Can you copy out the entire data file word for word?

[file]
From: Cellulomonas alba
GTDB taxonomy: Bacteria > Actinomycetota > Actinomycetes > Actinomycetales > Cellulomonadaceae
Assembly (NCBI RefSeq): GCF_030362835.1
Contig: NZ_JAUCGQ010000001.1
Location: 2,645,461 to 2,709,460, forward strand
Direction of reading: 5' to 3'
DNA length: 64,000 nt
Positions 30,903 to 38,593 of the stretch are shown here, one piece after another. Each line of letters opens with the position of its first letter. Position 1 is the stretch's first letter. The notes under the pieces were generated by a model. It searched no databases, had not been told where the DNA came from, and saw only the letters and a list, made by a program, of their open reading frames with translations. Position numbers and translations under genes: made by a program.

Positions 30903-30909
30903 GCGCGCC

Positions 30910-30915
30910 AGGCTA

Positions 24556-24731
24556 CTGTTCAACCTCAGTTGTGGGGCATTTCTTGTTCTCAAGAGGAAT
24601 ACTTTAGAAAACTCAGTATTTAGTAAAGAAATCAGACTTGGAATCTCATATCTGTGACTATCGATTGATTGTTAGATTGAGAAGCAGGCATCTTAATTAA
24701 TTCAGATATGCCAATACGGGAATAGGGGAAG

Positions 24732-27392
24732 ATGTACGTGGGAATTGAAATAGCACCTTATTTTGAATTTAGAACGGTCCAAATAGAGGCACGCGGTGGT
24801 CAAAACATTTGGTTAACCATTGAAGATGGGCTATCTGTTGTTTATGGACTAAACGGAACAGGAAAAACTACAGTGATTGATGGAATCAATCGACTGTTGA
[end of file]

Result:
From: Cellulomonas alba
GTDB taxonomy: Bacteria > Actinomycetota > Actinomycetes > Actinomycetales > Cellulomonadaceae
Assembly (NCBI RefSeq): GCF_030362835.1
Contig: NZ_JAUCGQ010000001.1
Location: 2,645,461 to 2,709,460, forward strand
Direction of reading: 5' to 3'
DNA length: 64,000 nt
Positions 30,903 to 38,593 of the stretch are shown here, one piece after another. Each line of letters opens with the position of its first letter. Position 1 is the stretch's first letter. The notes under the pieces were generated by a model. It searched no databases, had not been told where the DNA came from, and saw only the letters and a list, made by a program, of their open reading frames with translations. Position numbers and translations under genes: made by a program.

Positions 30903-30909
30903 GCGCGCC

Positions 30910-30915
30910 AGGCTA

Positions 24556-24731
24556 CTGTTCAACCTCAGTTGTGGGGCATTTCTTGTTCTCAAGAGGAAT
24601 ACTTTAGAAAACTCAGTATTTAGTAAAGAAATCAGACTTGGAATCTCATATCTGTGACTATCGATTGATTGTTAGATTGAGAAGCAGGCATCTTAATTAA
24701 TTCAGATATGCCAATACGGGAATAGGGGAAG

Positions 24732-27392
24732 ATGTACGTGGGAATTGAAATAGCACCTTATTTTGAATTTAGAACGGTCCAAATAGAGGCACGCGGTGGT
24801 CAAAACATTTGGTTAACCATTGAAGATGGGCTATCTGTTGTTTATGGACTAAACGGAACAGGAAAAACTACAGTGATTGATGGAATCAATCGACTGTTGA